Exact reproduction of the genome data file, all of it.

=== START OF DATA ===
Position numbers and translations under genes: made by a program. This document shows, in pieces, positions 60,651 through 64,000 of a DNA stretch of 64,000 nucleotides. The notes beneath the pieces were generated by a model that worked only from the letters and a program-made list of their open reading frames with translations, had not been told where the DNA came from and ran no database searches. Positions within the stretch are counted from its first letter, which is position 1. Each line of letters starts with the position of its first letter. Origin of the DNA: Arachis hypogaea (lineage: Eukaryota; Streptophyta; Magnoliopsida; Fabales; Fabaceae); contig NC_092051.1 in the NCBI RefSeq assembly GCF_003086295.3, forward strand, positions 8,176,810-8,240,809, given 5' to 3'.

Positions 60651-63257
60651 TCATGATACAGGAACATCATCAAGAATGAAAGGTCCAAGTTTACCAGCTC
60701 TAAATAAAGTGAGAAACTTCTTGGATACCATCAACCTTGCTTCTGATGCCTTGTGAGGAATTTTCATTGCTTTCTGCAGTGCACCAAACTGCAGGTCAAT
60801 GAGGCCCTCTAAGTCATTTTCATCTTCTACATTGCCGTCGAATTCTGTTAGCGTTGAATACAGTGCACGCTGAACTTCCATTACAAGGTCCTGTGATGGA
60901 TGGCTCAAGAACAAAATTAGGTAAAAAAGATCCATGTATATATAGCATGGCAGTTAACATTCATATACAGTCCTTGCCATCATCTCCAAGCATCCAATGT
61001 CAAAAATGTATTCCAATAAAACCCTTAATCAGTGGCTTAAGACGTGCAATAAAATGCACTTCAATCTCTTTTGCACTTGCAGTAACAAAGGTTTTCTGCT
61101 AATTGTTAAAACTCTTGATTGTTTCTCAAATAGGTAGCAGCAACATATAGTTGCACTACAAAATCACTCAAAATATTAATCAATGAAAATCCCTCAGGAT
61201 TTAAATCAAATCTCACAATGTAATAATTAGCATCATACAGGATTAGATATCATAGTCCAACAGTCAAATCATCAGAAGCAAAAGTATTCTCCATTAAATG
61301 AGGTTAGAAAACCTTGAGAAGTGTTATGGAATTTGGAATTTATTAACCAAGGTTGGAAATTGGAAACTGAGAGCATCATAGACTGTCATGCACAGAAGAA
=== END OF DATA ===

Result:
Position numbers and translations under genes: made by a program. This document shows, in pieces, positions 60,651 through 64,000 of a DNA stretch of 64,000 nucleotides. The notes beneath the pieces were generated by a model that worked only from the letters and a program-made list of their open reading frames with translations, had not been told where the DNA came from and ran no database searches. Positions within the stretch are counted from its first letter, which is position 1. Each line of letters starts with the position of its first letter. Origin of the DNA: Arachis hypogaea (lineage: Eukaryota; Streptophyta; Magnoliopsida; Fabales; Fabaceae); contig NC_092051.1 in the NCBI RefSeq assembly GCF_003086295.3, forward strand, positions 8,176,810-8,240,809, given 5' to 3'.

Positions 60651-63257
60651 TCATGATACAGGAACATCATCAAGAATGAAAGGTCCAAGTTTACCAGCTC
60701 TAAATAAAGTGAGAAACTTCTTGGATACCATCAACCTTGCTTCTGATGCCTTGTGAGGAATTTTCATTGCTTTCTGCAGTGCACCAAACTGCAGGTCAAT
60801 GAGGCCCTCTAAGTCATTTTCATCTTCTACATTGCCGTCGAATTCTGTTAGCGTTGAATACAGTGCACGCTGAACTTCCATTACAAGGTCCTGTGATGGA
60901 TGGCTCAAGAACAAAATTAGGTAAAAAAGATCCATGTATATATAGCATGGCAGTTAACATTCATATACAGTCCTTGCCATCATCTCCAAGCATCCAATGT
61001 CAAAAATGTATTCCAATAAAACCCTTAATCAGTGGCTTAAGACGTGCAATAAAATGCACTTCAATCTCTTTTGCACTTGCAGTAACAAAGGTTTTCTGCT
61101 AATTGTTAAAACTCTTGATTGTTTCTCAAATAGGTAGCAGCAACATATAGTTGCACTACAAAATCACTCAAAATATTAATCAATGAAAATCCCTCAGGAT
61201 TTAAATCAAATCTCACAATGTAATAATTAGCATCATACAGGATTAGATATCATAGTCCAACAGTCAAATCATCAGAAGCAAAAGTATTCTCCATTAAATG
61301 AGGTTAGAAAACCTTGAGAAGTGTTATGGAATTTGGAATTTATTAACCAAGGTTGGAAATTGGAAACTGAGAGCATCATAGACTGTCATGCACAGAAGAA